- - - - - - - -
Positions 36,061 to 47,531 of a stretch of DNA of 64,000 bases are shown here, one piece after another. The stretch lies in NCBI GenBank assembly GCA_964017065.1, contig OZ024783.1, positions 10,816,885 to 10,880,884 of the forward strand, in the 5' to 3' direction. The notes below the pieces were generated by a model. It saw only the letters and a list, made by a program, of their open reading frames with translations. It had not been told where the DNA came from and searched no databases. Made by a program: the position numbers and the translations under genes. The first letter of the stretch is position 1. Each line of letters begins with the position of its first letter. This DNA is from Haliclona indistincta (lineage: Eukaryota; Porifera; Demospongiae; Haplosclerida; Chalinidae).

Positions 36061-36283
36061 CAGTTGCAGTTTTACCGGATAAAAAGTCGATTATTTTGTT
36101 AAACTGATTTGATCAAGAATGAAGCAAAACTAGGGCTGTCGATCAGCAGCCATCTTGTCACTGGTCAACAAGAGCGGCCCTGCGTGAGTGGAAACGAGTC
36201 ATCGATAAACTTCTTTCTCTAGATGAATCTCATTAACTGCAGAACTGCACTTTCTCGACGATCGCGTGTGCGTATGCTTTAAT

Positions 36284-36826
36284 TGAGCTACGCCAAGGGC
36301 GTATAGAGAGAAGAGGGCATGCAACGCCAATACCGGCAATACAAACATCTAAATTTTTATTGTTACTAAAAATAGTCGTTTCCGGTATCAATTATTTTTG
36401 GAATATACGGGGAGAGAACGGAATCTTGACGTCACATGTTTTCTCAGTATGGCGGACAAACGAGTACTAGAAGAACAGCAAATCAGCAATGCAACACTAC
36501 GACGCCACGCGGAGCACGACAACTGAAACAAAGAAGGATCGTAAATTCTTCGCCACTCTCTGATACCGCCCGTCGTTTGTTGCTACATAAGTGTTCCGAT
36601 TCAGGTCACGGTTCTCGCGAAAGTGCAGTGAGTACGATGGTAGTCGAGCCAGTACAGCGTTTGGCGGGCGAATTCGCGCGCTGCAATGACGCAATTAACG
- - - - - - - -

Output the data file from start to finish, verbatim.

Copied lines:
Positions 36,061 to 47,531 of a stretch of DNA of 64,000 bases are shown here, one piece after another. The stretch lies in NCBI GenBank assembly GCA_964017065.1, contig OZ024783.1, positions 10,816,885 to 10,880,884 of the forward strand, in the 5' to 3' direction. The notes below the pieces were generated by a model. It saw only the letters and a list, made by a program, of their open reading frames with translations. It had not been told where the DNA came from and searched no databases. Made by a program: the position numbers and the translations under genes. The first letter of the stretch is position 1. Each line of letters begins with the position of its first letter. This DNA is from Haliclona indistincta (lineage: Eukaryota; Porifera; Demospongiae; Haplosclerida; Chalinidae).

Positions 36061-36283
36061 CAGTTGCAGTTTTACCGGATAAAAAGTCGATTATTTTGTT
36101 AAACTGATTTGATCAAGAATGAAGCAAAACTAGGGCTGTCGATCAGCAGCCATCTTGTCACTGGTCAACAAGAGCGGCCCTGCGTGAGTGGAAACGAGTC
36201 ATCGATAAACTTCTTTCTCTAGATGAATCTCATTAACTGCAGAACTGCACTTTCTCGACGATCGCGTGTGCGTATGCTTTAAT

Positions 36284-36826
36284 TGAGCTACGCCAAGGGC
36301 GTATAGAGAGAAGAGGGCATGCAACGCCAATACCGGCAATACAAACATCTAAATTTTTATTGTTACTAAAAATAGTCGTTTCCGGTATCAATTATTTTTG
36401 GAATATACGGGGAGAGAACGGAATCTTGACGTCACATGTTTTCTCAGTATGGCGGACAAACGAGTACTAGAAGAACAGCAAATCAGCAATGCAACACTAC
36501 GACGCCACGCGGAGCACGACAACTGAAACAAAGAAGGATCGTAAATTCTTCGCCACTCTCTGATACCGCCCGTCGTTTGTTGCTACATAAGTGTTCCGAT
36601 TCAGGTCACGGTTCTCGCGAAAGTGCAGTGAGTACGATGGTAGTCGAGCCAGTACAGCGTTTGGCGGGCGAATTCGCGCGCTGCAATGACGCAATTAACG